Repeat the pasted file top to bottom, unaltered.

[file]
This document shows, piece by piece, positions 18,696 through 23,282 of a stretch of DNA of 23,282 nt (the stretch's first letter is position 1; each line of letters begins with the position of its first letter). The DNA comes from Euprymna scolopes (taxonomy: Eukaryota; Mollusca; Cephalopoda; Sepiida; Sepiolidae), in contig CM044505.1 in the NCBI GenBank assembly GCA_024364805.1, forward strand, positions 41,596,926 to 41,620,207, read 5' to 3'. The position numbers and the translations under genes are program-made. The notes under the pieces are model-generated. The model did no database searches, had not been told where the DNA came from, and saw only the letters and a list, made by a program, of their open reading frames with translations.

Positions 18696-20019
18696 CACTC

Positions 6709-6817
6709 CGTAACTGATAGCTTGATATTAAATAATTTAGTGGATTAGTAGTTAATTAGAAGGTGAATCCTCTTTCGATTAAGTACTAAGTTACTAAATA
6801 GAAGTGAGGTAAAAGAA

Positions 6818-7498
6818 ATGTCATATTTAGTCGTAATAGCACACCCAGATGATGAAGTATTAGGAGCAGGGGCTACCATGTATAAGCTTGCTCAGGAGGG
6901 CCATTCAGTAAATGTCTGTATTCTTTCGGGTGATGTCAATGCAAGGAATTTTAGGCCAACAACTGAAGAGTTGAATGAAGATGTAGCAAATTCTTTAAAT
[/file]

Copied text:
This document shows, piece by piece, positions 18,696 through 23,282 of a stretch of DNA of 23,282 nt (the stretch's first letter is position 1; each line of letters begins with the position of its first letter). The DNA comes from Euprymna scolopes (taxonomy: Eukaryota; Mollusca; Cephalopoda; Sepiida; Sepiolidae), in contig CM044505.1 in the NCBI GenBank assembly GCA_024364805.1, forward strand, positions 41,596,926 to 41,620,207, read 5' to 3'. The position numbers and the translations under genes are program-made. The notes under the pieces are model-generated. The model did no database searches, had not been told where the DNA came from, and saw only the letters and a list, made by a program, of their open reading frames with translations.

Positions 18696-20019
18696 CACTC

Positions 6709-6817
6709 CGTAACTGATAGCTTGATATTAAATAATTTAGTGGATTAGTAGTTAATTAGAAGGTGAATCCTCTTTCGATTAAGTACTAAGTTACTAAATA
6801 GAAGTGAGGTAAAAGAA

Positions 6818-7498
6818 ATGTCATATTTAGTCGTAATAGCACACCCAGATGATGAAGTATTAGGAGCAGGGGCTACCATGTATAAGCTTGCTCAGGAGGG
6901 CCATTCAGTAAATGTCTGTATTCTTTCGGGTGATGTCAATGCAAGGAATTTTAGGCCAACAACTGAAGAGTTGAATGAAGATGTAGCAAATTCTTTAAAT